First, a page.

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Current as of 26/12/14 07:40PM NZST

John Drinnan

Media writer for the New Zealand Herald

Sky remains tight-lipped on uptake of Igloo

Sky chief executive John Fellet said uptake for the Sky-lite device had picked up after a slow start. Photo / Natalie Slade
Sky chief executive John Fellet said uptake for the Sky-lite device had picked up after a slow start. Photo / Natalie Slade

Sky Television is refusing to spell out the uptake for Igloo, its pay television joint venture with Television New Zealand.

The company said yesterday that Igloo had launched at a bad time - on December 3 - six months late after unexplained problems with its set-top boxes. Sky owns 51 per cent and has day-to-day control running of the firm while TVNZ owns 49 per cent.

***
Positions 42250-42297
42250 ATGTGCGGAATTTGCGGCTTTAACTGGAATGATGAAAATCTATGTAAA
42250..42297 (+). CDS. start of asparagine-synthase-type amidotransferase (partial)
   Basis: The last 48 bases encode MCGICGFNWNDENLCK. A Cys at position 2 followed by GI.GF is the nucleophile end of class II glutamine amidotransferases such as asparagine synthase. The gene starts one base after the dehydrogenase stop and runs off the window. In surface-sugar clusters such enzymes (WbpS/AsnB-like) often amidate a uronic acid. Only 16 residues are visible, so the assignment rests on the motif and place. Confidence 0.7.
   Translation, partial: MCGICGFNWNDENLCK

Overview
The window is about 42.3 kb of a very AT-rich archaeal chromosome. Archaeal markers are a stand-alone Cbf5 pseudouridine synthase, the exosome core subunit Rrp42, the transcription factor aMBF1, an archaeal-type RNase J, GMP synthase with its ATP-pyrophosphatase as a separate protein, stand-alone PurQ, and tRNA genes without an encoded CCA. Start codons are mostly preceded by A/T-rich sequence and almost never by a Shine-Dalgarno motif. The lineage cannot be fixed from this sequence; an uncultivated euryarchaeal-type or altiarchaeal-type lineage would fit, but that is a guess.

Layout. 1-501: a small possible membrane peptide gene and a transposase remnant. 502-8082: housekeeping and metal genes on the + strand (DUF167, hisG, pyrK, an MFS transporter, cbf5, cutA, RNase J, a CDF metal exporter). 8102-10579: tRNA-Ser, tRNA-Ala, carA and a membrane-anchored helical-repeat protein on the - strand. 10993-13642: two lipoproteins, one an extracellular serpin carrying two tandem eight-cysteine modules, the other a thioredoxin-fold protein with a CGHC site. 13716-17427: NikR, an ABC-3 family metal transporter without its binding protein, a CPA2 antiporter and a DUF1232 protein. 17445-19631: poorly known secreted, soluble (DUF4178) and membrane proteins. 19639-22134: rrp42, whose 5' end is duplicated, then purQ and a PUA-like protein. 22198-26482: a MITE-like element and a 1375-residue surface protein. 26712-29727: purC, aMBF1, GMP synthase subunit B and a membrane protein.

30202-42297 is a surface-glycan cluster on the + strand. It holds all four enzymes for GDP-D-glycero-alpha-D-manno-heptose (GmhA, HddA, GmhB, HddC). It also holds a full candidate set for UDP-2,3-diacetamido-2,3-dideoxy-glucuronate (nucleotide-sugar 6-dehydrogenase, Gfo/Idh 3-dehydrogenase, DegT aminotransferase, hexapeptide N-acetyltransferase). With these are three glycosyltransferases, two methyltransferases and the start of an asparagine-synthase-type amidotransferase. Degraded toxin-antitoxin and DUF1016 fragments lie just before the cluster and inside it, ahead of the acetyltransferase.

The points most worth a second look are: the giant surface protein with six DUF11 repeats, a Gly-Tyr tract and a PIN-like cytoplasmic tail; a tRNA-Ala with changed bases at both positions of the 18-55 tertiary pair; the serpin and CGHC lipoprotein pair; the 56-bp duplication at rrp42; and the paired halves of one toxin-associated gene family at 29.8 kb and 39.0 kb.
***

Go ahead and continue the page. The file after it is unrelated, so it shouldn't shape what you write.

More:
Sky told investors yesterday that Igloo had changed their forecasts and now aimed to have 19,000 subscribers by December 2013.

It expected Igloo would be breaking even when it reached 40,000.

Sky chief executive John Fellet said uptake for the Sky-lite device - which offers 11 Sky channels and most free-to-air channels and access to pay-per-view movies online - had picked up after a slow start.

Uptake had been encouraging during the recent switch-off for analogue services in Christchurch.

Igloo general manager Chaz Savage exited this year, three months after the launch and a new general manager, David Joyce, was appointed.

Sky TV has more to gain than TVNZ from the joint venture. At $25 a month - about 60 per cent of a basic Sky subscription - Igloo aims to draw customers who do not want to pay for a full Sky subscription. Igloo is also expected to diminish potential market for any new pay TV operators.

TVNZ chief executive Kevin Kenrick declined to comment on uptake and said Igloo was aimed at an audience which wanted a few pay TV channels, but was not interested in sports.

A TVNZ source said it would be watching closely to see the performance of Igloo after the failure of last venture into pay television technology - Tivo. The 50 per cent stake in the company led to a $14.8 million write off in the TVNZ accounts for the year to December 31, 2010.

- NZ Herald

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